In December 2012, The Cabin debuted a collection of Idaho authors called Rooms: Writers in the Attic. Now, organizers are piecing together the 2013 edition of the anthology on the theme "detour." The competition is open to original stories 1,500 words or fewer submitted by those aged 18 and older. The deadline for submissions is Friday, Feb. 22, at 5 p.m. More information can be found at thecabinidaho.org.
In other lit news, GEM magazine, an arts publication founded by Boisean Melody English, has issued a call to artists for its third issue. Original articles, stories and art on the topic of climate change are due Friday, March 1. The new issue is scheduled to be printed Wednesday, March 20. For more information, visit cargocollective.com/gemcollective.
And speaking of awesome local publications, Boise Weekly just selected the 15 recipients of this year's annual Cover Art Auction Grants. Since 2002, Boise Weekly has featured the work of local artists on our covers, which we auction off to fund the grant program. A panel of judges parsed out a record $20,590 raised during our October 2012 cover auction.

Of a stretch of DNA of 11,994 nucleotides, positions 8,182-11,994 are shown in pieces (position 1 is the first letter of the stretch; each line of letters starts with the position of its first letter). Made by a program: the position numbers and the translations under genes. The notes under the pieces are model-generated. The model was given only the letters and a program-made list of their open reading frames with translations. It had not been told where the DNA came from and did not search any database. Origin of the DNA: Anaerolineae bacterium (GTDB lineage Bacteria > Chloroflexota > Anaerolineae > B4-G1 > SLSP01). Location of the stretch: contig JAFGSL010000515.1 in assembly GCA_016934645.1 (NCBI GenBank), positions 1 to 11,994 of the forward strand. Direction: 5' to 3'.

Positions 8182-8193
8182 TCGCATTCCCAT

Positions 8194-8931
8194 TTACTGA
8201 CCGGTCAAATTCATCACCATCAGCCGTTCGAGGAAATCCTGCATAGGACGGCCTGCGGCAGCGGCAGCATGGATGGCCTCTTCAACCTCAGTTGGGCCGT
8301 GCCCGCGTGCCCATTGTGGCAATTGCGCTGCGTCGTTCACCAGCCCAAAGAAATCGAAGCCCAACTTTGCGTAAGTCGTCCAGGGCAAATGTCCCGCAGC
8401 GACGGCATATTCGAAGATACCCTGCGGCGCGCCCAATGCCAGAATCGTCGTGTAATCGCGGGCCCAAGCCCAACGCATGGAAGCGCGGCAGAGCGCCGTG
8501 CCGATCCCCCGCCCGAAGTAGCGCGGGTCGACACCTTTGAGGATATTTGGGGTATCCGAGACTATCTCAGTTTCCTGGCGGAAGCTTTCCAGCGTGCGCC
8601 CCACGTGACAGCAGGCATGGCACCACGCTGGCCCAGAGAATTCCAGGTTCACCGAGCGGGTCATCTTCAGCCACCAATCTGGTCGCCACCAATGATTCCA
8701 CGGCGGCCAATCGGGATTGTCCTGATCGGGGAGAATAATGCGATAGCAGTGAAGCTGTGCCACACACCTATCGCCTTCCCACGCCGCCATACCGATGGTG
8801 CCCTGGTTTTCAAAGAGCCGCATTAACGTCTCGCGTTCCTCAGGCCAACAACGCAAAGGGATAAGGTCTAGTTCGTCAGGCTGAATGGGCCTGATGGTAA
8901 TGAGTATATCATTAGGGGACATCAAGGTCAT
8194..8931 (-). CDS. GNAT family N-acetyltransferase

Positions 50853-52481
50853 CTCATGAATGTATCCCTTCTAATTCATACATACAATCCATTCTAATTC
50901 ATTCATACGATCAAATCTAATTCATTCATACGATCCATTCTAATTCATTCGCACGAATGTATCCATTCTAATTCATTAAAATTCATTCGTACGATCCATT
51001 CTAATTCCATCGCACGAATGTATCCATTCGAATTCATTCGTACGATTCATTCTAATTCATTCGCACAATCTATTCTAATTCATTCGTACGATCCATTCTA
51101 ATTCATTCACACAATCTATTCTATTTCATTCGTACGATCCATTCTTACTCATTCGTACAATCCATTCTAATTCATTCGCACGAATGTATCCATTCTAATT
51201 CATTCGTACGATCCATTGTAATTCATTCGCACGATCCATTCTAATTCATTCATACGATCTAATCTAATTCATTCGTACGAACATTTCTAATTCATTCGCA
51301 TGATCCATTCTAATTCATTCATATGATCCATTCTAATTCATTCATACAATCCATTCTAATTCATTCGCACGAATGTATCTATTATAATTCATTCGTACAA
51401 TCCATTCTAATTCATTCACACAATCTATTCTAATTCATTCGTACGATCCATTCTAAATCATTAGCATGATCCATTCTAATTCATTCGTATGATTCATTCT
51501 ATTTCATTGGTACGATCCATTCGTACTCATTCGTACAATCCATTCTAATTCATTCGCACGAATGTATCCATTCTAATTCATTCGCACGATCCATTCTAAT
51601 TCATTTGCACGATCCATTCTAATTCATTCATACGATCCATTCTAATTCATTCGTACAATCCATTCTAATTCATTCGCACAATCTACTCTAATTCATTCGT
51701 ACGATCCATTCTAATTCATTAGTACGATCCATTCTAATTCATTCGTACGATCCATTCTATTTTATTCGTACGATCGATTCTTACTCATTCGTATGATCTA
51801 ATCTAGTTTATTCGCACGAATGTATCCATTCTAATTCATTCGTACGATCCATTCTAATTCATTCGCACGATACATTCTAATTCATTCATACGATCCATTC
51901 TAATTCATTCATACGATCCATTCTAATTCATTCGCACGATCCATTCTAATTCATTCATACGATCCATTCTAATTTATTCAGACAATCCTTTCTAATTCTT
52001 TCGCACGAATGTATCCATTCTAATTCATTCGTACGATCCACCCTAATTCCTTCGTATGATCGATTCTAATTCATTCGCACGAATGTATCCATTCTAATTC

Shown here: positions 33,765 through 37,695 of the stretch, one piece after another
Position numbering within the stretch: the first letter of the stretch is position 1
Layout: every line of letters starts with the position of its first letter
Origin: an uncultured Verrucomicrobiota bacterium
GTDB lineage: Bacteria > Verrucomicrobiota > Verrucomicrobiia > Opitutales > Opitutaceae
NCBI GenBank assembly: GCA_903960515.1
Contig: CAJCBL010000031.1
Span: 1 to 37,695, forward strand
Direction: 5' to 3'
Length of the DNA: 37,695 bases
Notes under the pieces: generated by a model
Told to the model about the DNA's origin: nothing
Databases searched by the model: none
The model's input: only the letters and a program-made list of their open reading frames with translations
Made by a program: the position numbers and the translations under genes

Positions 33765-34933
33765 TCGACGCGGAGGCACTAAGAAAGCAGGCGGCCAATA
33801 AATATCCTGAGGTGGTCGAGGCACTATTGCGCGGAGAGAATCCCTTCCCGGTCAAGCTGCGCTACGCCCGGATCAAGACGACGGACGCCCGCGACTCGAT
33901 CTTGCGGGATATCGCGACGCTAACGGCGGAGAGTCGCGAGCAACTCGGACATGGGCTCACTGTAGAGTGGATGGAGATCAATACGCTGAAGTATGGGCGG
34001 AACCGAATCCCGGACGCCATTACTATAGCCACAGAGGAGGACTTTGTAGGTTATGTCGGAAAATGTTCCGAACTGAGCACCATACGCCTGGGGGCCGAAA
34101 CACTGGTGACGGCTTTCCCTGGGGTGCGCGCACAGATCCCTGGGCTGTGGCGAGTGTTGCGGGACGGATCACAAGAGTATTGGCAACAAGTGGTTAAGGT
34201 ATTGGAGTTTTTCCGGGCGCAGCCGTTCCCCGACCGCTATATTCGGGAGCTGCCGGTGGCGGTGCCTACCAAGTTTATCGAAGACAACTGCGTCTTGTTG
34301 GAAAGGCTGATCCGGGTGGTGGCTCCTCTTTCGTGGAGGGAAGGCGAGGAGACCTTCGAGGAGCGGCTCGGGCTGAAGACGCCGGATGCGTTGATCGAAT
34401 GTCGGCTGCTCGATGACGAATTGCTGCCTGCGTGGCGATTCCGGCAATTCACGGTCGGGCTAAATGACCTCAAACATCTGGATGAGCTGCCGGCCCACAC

A check for 20 percent, or $4,118, will be allocated to auction sponsor Idaho Shakespeare Festival, with the remaining funds awarded to local arts organizations and artists. The panel gave out $3,000 to Boise Old Time's Hermit Music Festival, $1,200 to Alley Repertory Theater, $2,500 to Boise Open Studios Collective Organization, $2,000 to Idaho Dance Theater, $2,000 to Ballet Idaho, $1,000 to Downtown Boise Association, $500 to Interior Designers of Idaho, $1,000 to Boise Contemporary Theater and $1,000 to The Cabin. Judges also awarded the PJ Dean and Surel Mitchell Artist Grants to a group of individual artists, including $500 to Noble Hardesty, $500 to J. Amber Conger, $500 to Erin Nelson, $500 to Belinda Isley and $272 to Steve Klamm.
Speaking of free money, while Antiques Roadshow won't roll into Boise until Saturday, June 29, the Idaho State Historical Society and Friends of the Historical Museum invite Idahoans to participate in another edition of What's it Worth? Sunday, Feb. 24. From 10 a.m.-4 p.m., visitors can bring in everything from grandma's dusty pearls to ornate grandfather clocks and have them assessed by evaluators. Think of it as homegrown version of Antiques Roadshow.
Visitors will also get a sneak peek at the museum's sesquicentennial exhibit before it opens Tuesday, March 5.